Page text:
Realizing how much my kid has learned through private activities that exist on the periphery of public education makes me wonder what would emerge if the K-12 model wasn’t thrust upon us by the experts and their tight grip over how our property tax dollars are spent on education.

Before I go on, it’s important to understand my underlying belief.

I believe that much of the improvement in our lives result from innovations discovered from trial-and-error experimentation.  I also believe that many of the best innovations result from accidental and often failed experiments (that is they failed to do they thing they were intended to do, but someone discovered some other use for it).

I believe this is true for all areas of our lives.  The classic business example is the 3M Post-It Notes which resulted from a failed attempt to make a super strong adhesive, but the weak, non-residue-leaving adhesive was discovered to be quite useful for other things.

We all experiment nearly every day and sometimes find things that improve our lives, even when we didn’t expect it.  The experiment might be as simple as trying a new product or recipe. Sometimes we find things we like and we continue to use (success) and sometimes not (failure). Often those experiments occur by accident or at random.

We can all probably think of something we do or use that we discovered by accident.  I once had a hard time running. The pounding hurt my legs. I bought a pair a shoes for general use once that happened to be on sale and discovered that I could run in them without pain.  I’ve been running ever since using that same model (currently the Asics GT-2000 series).

Further, not every innovation works for everyone.  The Asics running shoe works for me, but it may not for others.  There’s no reason to limit all running shoes to the model I prefer. Yet, that’s what we’ve done with public education. We’ve basically said that we should have one model of running shoe, even if that doesn’t work for every one. Some might say that we have experimented with the education model a little and it is not one-size-fits-all.  To me, that’s like saying that we’ve made the one running shoe model available in different colors. The variations are cosmetic, not fundamental, because ultimately the educational experiments also have to adhere to the standards that have been pre-decided.

To sum up I think there are two key advantages to experimentation: innovation and evolution of variations that better serve our individual tastes and needs.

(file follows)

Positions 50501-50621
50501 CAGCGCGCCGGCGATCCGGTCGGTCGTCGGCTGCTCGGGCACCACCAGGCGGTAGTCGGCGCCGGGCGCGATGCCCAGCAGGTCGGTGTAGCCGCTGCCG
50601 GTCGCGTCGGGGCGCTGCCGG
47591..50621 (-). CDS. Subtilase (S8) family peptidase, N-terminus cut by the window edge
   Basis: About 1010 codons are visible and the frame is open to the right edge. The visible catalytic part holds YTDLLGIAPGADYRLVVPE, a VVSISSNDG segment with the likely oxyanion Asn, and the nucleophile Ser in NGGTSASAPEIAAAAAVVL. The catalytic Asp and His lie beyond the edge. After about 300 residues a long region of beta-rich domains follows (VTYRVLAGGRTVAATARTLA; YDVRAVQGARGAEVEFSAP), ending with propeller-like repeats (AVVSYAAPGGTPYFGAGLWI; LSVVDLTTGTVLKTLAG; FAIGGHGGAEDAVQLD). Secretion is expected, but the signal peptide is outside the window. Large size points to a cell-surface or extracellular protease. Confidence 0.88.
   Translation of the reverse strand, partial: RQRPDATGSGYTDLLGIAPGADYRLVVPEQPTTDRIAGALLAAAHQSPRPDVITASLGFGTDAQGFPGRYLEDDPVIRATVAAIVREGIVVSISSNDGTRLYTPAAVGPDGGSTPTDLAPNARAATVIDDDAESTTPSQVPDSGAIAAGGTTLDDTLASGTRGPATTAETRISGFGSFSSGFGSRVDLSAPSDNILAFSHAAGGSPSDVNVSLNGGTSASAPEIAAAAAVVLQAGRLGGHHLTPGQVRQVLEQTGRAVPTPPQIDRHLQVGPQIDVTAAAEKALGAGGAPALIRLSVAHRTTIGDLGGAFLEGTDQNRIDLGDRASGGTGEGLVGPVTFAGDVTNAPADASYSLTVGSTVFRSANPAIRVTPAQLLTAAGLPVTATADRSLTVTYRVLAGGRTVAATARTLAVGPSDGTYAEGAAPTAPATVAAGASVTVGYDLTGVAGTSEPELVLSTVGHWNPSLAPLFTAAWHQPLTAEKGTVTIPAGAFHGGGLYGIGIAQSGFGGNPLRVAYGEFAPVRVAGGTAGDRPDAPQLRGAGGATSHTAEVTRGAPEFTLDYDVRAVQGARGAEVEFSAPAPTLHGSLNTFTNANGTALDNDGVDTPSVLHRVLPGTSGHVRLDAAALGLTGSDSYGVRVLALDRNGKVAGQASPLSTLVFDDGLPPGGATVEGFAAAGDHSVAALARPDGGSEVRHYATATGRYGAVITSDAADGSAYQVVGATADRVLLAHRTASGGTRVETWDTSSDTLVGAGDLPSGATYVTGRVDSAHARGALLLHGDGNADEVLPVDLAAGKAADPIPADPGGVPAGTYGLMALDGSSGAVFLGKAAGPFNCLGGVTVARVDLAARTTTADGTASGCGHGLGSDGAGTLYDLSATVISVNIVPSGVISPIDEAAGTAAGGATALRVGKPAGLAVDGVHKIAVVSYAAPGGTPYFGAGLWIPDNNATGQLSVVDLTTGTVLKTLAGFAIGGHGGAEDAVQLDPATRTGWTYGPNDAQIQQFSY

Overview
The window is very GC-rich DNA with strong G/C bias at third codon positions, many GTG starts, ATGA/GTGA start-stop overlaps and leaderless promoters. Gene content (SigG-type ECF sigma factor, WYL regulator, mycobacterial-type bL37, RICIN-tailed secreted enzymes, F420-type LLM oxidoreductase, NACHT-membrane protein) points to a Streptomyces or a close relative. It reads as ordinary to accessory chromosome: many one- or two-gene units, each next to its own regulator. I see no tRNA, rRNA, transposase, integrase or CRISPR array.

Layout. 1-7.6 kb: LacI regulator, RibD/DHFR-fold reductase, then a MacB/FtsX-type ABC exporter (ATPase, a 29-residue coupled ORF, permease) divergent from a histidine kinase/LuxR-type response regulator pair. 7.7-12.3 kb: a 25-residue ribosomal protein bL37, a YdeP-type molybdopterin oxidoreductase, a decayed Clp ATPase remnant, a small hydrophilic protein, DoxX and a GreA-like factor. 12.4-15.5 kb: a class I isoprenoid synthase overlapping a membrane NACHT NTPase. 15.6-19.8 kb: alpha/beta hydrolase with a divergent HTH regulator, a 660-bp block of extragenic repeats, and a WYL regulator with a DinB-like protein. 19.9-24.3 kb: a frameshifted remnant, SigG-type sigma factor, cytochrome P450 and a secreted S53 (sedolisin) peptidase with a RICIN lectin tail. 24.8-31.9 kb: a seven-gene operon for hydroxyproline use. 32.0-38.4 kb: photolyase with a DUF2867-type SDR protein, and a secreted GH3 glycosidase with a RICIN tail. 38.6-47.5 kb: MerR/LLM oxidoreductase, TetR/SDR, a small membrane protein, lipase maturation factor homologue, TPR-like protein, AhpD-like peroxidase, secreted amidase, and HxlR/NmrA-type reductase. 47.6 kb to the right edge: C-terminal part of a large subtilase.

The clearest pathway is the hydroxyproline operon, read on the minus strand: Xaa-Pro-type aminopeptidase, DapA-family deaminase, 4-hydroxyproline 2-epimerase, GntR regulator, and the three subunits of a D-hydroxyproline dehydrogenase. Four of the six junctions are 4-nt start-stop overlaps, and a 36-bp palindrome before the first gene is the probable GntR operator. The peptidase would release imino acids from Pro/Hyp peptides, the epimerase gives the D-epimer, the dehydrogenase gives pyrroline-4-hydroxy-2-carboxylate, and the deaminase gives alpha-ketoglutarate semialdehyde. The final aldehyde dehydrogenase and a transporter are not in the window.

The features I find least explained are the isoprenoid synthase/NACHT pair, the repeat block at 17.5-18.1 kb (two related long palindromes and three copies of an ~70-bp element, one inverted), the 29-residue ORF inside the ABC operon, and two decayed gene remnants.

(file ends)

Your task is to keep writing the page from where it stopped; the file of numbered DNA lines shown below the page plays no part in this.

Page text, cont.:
A key upside to providing universal education is everyone has access.

Downsides include that it’s more-or-less a one-size-fits all model with very limited experimentation to drive innovation and discovery of variations that might better meet everyone’s specific needs and preferences.  It’s no wonder to me that we haven’t seen significant innovations in the classroom for decades and we have groups of people who say public education doesn’t serve their needs.

I think we are seeing some experimentation with charter schools, but that’s very limited and contained to variations of the existing K-12 model since charters have to meet standards created by the same people who run public schools.

The result might be that we find better ways to manage the existing model, but that also limits us to that model and doesn’t allow for much experimentation of other models.  Which means that it will remain to be unseen what we’re missing.

As I was writing this blog post, I came across a related post on Matt Ridley’s Rational Optimist blog which discusses one educational innovation.   The excerpt below demonstrates how embedded the one-size-fits-all model is in our thinking:

Everybody knows that the Internet will transform education, but nobody yet knows how. Most of the models sound like dull attempts to reproduce, at a distance, the medieval habit of schooling—one teacher telling a bunch of children what to think. Now, though, I think I have glimpsed a better idea: the self-organized learning environment (SOLE).

Perhaps SOLE is a better idea than our current model, or perhaps its a better idea for some people and not for others. Our problem with education is that as soon as we see promise in something like this, we want to scale it to everybody.  The iPhone, while a remarkably successful product, does not meet the needs and preferences of everybody. Other phones are selling fine for those who have different tastes.

If we want to improve education, I recommend that we remove barriers to experimentation and allow different variations to emerge to meet varying tastes rather than trying to find the next one-size-fits-all solution.